Fundraising professionals know that their efforts to raise support for their nonprofit mission do not end when the donation is received. They are skilled in the art of stewardship but might not have given much thought to the nonprofit gift-processing efforts required.
Fundraising efforts must include careful consideration of the processing that helps receive the gift, such as online donations through donation pages, credit card donations, and pledge cards, as well as donation processing. Data entry, issuing tax receipts, and collecting the appropriate donor data all affect donor relationships.
Each nonprofit organization must determine whether they have the staff capacity to handle donation processing in-house or need to consider using a bank, printer, or gift processing firm to assist. Each option has pros and cons to weigh.
How to decide on nonprofit gift processing
While each nonprofit is unique, customer service, privacy of donor data, and honoring donor intent must all be considered when discussing how to process donations. The team at Prenger Solutions Group covered this information in the recent webinar Processing Gifts- Everything You Need to Know.
If a non-profit has a large volume of donations, staff may be unable to keep up. The decision may be determining which is more cost-effective: hiring more staff or using an outside vendor.
If gifts take too long to process, it could delay thanking the donor. Typically, it is best to thank a donor within 24-48 hours of receiving a donation.
Nonprofits must also consider security regulations and what auditors require for proper gift processing. If the same staff opens the mail, processes the gifts, and sends the tax receipts, this may get flagged in the audit. Auditors may ask to see more separation of duties.
Options for external gift processing
Nonprofit organizations that choose to have donations processed externally have three options. A bank, printer, or a gift processing firm can process gifts.
While using a bank might make your CFO happy, they tend to over-promise and under-deliver. While there are exceptions to this, banks often do not understand the complexity of processing gifts.
Banks may not anticipate the additional details needed to apply recurring donations to pledges or understand how to apply donations to certain funds. Banks may also not expect things like messy handwriting and leave your staff with many exceptions.
If a nonprofit receives a file with lots of exceptions, this slows down the process and may delay thanking the donors.
Using Printers to process donations
Printers can be a decent option for donation processing, but nonprofits will likely need to print the appeal and process the gifts with the same printer. Many printers, like banks, don’t understand the complexity of gift processing.
Printers may help design pledge cards with the necessary donor data and help with things like scan lines for easy data entry. Finding a printer that understands gift processing can make for an efficient system if you are lucky enough to find one.
Gift Processing Firms
Gift processing firms know the drill for nonprofit donation processing. They are sophisticated in their approach and understand what donor data is required for the smooth processing of donations.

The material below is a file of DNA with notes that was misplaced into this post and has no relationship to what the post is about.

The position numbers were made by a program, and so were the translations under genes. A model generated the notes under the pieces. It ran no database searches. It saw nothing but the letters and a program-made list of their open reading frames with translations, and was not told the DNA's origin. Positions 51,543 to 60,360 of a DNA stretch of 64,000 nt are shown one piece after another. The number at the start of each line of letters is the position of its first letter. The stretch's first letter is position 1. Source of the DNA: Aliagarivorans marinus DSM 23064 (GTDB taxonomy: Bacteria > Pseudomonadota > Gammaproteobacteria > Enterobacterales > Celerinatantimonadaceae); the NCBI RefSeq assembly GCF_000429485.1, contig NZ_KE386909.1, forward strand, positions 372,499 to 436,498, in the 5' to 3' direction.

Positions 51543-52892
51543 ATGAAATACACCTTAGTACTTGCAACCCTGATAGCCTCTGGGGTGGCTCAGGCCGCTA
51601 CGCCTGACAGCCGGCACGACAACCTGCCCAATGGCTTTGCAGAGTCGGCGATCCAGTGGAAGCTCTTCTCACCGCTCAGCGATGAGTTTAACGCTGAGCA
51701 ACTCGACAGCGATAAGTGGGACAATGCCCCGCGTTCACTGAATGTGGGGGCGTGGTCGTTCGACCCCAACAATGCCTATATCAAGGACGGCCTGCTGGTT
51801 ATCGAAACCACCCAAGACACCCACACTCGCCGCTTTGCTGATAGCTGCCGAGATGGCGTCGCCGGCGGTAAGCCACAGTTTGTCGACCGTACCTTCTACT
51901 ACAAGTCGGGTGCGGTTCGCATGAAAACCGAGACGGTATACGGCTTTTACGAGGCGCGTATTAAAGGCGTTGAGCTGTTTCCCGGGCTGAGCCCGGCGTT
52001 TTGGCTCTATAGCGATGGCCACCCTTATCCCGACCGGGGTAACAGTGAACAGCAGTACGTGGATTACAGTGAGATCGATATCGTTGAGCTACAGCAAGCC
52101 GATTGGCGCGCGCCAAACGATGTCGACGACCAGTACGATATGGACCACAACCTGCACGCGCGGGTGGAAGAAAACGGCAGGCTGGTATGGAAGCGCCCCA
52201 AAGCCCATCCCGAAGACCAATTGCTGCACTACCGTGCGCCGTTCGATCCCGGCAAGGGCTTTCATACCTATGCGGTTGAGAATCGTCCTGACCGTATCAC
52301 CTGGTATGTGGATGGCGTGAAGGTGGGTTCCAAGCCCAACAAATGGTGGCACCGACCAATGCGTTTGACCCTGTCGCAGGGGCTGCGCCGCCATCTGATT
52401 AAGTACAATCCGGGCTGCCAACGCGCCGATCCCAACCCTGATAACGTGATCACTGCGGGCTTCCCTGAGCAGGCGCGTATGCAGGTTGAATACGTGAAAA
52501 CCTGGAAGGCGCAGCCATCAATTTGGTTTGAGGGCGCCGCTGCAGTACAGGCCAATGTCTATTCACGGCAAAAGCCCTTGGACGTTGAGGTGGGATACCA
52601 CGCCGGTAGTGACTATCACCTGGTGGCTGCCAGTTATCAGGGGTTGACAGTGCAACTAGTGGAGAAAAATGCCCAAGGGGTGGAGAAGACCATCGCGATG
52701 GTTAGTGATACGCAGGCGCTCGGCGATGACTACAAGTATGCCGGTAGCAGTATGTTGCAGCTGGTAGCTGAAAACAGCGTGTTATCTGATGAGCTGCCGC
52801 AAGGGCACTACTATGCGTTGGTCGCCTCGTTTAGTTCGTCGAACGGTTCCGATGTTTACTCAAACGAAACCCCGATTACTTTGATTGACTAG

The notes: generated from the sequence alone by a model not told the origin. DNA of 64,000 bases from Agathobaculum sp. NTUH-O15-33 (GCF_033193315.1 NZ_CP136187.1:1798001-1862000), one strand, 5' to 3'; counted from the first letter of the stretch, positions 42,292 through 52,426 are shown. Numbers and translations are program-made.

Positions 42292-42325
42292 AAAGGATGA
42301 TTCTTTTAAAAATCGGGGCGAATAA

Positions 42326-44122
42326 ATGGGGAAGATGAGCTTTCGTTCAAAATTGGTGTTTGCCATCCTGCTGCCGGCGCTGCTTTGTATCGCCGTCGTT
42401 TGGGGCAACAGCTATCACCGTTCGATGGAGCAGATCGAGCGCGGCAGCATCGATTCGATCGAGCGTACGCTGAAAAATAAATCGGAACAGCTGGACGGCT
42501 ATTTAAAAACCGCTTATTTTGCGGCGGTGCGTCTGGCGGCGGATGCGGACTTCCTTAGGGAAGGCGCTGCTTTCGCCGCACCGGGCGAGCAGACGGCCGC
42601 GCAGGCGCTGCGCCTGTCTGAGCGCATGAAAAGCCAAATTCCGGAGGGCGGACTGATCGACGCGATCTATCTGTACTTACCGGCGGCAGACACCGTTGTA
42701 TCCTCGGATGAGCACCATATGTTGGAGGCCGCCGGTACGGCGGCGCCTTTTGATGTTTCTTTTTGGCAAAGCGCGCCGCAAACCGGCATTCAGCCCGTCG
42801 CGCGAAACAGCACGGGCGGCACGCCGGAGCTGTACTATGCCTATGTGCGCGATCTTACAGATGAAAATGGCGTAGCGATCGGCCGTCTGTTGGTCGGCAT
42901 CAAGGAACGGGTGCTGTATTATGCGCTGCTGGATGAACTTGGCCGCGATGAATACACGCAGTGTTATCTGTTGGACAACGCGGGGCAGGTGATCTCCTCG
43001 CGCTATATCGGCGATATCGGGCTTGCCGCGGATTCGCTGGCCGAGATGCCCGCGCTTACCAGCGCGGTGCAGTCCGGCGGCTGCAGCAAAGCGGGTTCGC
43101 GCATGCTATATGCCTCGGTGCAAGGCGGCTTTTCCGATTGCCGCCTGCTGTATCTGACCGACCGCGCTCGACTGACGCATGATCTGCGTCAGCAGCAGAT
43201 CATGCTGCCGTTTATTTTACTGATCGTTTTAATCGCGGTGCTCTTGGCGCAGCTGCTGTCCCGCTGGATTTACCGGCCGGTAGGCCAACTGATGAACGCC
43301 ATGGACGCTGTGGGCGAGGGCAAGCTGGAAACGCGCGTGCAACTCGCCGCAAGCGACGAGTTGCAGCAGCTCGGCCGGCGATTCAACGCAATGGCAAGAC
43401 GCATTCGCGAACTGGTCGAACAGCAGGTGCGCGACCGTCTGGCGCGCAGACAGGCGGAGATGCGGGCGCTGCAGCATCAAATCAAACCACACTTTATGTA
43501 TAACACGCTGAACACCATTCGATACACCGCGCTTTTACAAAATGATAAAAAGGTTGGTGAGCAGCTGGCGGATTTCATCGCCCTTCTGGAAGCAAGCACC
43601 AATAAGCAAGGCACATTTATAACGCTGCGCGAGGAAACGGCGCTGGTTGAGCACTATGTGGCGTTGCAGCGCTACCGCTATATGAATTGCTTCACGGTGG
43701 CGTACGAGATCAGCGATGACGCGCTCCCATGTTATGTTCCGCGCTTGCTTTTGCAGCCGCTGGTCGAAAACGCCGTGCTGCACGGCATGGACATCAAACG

It can be a time-consuming process to get up and running with a gift processing firm. Assume four to six months to get started.
Also, anticipate that changes to pledge cards need a lot of lead time with gift processing firms. Nonprofit staff will need to account for this when planning direct mail appeals.
The cost of using a gift processing firm will be based on volume and deliverables. The price is often .20 to .60 per piece. A nonprofit that generates $4 million to $8 million will pay between $30,000 to $50,000.
If your nonprofit organization chooses an outside vendor for gift processing, it will work with the vendor to get a file for importing information into the database. The data should use multi-factor authentication for security purposes.
All gift processing options will have costs associated with them.
What impacts gift processing costs?
Pricing can be impacted using a scanline on a pledge card vs. a handwritten line. It can also be affected by the need to capture handwritten e-mail addresses, look up constituent IDs, print and postage for gift acknowledgments, PO Box fee, digital storage fee, and a wire fee for funds if not using a bank.
How to improve nonprofit gift processing in-house
If a nonprofit organization determines they need to process donations in-house, some tools can help. There are software vendors and scanning equipment that can speed up the data entry process.
Automation can help with gift acknowledgment and communication with donors. A smooth gift processing system starts with a well-designed pledge card that captures the necessary donor data.
A pledge card should not contain credit card information but instead use a QR scan code or website address to encourage donors to give online. The pledge card should capture necessary donor information for smooth data entry. It should ensure recurring gift options are easy to understand and staff know which fund or campaign to credit gifts to.
Automation can also help mark gifts acknowledged in the CRM, such as Raiser’s Edge, or alert gift officers when a gift from their portfolio arrives.
Things to remember when determining nonprofit gift processing options
- Nonprofits must balance what is best for their mission and donors when choosing a gift processing method. Consider the costs, time involved, security of data, and relationship with the donor.
- Use automation to enhance the work of fundraising staff.
- Consider checking out the tool AutomateGenius to help with gift acknowledgment e-mails and alerting staff when gifts come in. Schedule a consultation to learn more.
For help designing the perfect pledge card, check out this inclusive guide: The Ultimate Guide to Fundraising Pledge Cards – AskGenius.